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II. Reading Comprehension.



1. First skim the text. You’ll probably come across a number of words you don’t know. Don’t stop to look up these words, but try to understand the main points of the text.

Water Treatment and Methods of Water Treatment

 

The presence of impurities of natural and man-made origin in raw water makes this water unacceptable and dangerous for drinking. All known impurities can be divided into the following groups: a) suspended solids, b) heavy metal ions, c) dissolved organic substances, d) microorganisms, and e) phytoplankton / zooplankton.

Water treatment is application of physical and chemical processes to a water supply to remove tastes, odors, dirt and debris, to reduce “hard” elements and salts, and to destroy harmful organisms.

 

Methods of Water Treatment

 

Screening. The first step in purifying surface water is to remove large debris like sticks, leaves, trash and other large particles which may interfere with subsequent purification steps. The smaller the holes in the screen, the smaller the debris must be to pass through. Groundwater does not need screening before other purification steps.

Storage.Water from rivers may also be stored in bankside reservoirs for periods between a few days and many months to allow natural biological purification to take place. The filtered water is then treated to remove or inactivate remaining potentially harmful microscopic organisms including viruses, protozoa and bacteria. This removal step comprises part of a multistep process of disinfection which is completed by chemical and/or ultraviolet light treatment which damages and makes non-infectious any remaining viable harmful microbes. For waters that are particularly difficult to treat such as from catchments with intensive agriculture, extra physical, chemical and biological treatment steps may be necessary.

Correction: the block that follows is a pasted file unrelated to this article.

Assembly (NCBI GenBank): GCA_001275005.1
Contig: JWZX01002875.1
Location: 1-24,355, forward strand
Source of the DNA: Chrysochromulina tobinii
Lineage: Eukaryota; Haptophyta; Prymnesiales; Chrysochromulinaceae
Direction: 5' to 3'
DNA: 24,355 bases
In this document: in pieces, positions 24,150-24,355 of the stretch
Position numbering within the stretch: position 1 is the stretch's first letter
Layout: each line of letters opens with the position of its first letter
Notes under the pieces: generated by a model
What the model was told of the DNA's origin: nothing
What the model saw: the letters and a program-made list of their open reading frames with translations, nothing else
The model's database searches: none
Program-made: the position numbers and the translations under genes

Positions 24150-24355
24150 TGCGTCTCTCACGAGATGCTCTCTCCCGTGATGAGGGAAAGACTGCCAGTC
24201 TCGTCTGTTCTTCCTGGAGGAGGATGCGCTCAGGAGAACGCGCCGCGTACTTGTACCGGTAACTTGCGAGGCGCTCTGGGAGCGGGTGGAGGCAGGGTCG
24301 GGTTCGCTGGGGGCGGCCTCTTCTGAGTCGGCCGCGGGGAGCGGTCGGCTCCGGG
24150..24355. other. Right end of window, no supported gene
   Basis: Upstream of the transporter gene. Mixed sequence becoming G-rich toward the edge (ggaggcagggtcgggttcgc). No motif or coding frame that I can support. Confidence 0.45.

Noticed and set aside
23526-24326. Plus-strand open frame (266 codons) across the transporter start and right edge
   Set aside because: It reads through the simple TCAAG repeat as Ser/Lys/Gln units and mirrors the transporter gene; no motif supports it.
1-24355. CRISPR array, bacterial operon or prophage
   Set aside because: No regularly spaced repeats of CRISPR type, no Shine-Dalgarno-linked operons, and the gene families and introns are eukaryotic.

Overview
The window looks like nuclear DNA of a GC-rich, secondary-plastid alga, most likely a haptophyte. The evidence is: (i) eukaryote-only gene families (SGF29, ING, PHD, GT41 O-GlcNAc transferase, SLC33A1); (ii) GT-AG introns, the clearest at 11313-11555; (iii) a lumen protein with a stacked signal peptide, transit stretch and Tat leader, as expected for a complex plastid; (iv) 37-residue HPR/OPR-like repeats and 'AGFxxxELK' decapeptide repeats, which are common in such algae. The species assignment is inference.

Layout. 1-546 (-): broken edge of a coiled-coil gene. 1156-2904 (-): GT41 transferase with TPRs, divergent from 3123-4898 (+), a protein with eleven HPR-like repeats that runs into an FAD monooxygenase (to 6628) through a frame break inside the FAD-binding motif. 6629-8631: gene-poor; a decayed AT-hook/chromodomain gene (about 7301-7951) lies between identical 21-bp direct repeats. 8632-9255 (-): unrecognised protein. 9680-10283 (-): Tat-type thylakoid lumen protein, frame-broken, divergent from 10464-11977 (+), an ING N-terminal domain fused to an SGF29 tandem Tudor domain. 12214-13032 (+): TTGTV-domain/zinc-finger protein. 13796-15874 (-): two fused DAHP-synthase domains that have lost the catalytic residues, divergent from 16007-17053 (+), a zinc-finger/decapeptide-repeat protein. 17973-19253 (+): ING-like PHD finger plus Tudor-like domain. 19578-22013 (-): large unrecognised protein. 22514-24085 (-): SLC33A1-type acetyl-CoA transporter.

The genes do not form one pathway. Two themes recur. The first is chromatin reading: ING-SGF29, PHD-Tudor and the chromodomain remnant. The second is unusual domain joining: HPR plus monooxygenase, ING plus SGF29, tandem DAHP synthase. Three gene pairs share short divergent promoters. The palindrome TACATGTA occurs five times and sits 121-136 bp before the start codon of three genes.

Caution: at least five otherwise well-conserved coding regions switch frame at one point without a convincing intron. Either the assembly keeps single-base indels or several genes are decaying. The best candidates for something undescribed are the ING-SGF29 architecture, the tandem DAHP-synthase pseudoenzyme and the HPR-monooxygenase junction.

Coagulation and flocculation.Together coagulation and flocculation is a traditional purification method which works by using active chemicals called coagulants that effectively "glue" small suspended particles together so that they settle out of the water or stick to sand or other granules in a granular media filter. In a relatively new and economically attractive development polymer film with chemically formed microscopic pores called micro or ultrafiltration membranes can be used in place of granular media to filter water effectively without coagulants.

Coagulation normally works by eliminating the natural electrical charge of the suspended particles so they attract and stick to each other. The joining of the particles so that they will form larger settleable particles is called flocculation. The larger formed particles are called floe.

Sedimentation.Water exiting the flocculation basin enters the sedimentation basin, also called a clarifier. It is a large tank with slow flow, allowing floc to settle to the bottom.

The amount of floc that settles out of the water is dependent on the time the water spends in the basin and the depth of the basin. In order to keep the water in the basin longer, while treating the same amount of water, the basin volume must be increased. A deep basin will allow more floc to settle out than a shallow basin..

As particles settle to the bottom of the basin a layer of sludge is formed on the floor of the tank. This layer of sludge must be removed and treated.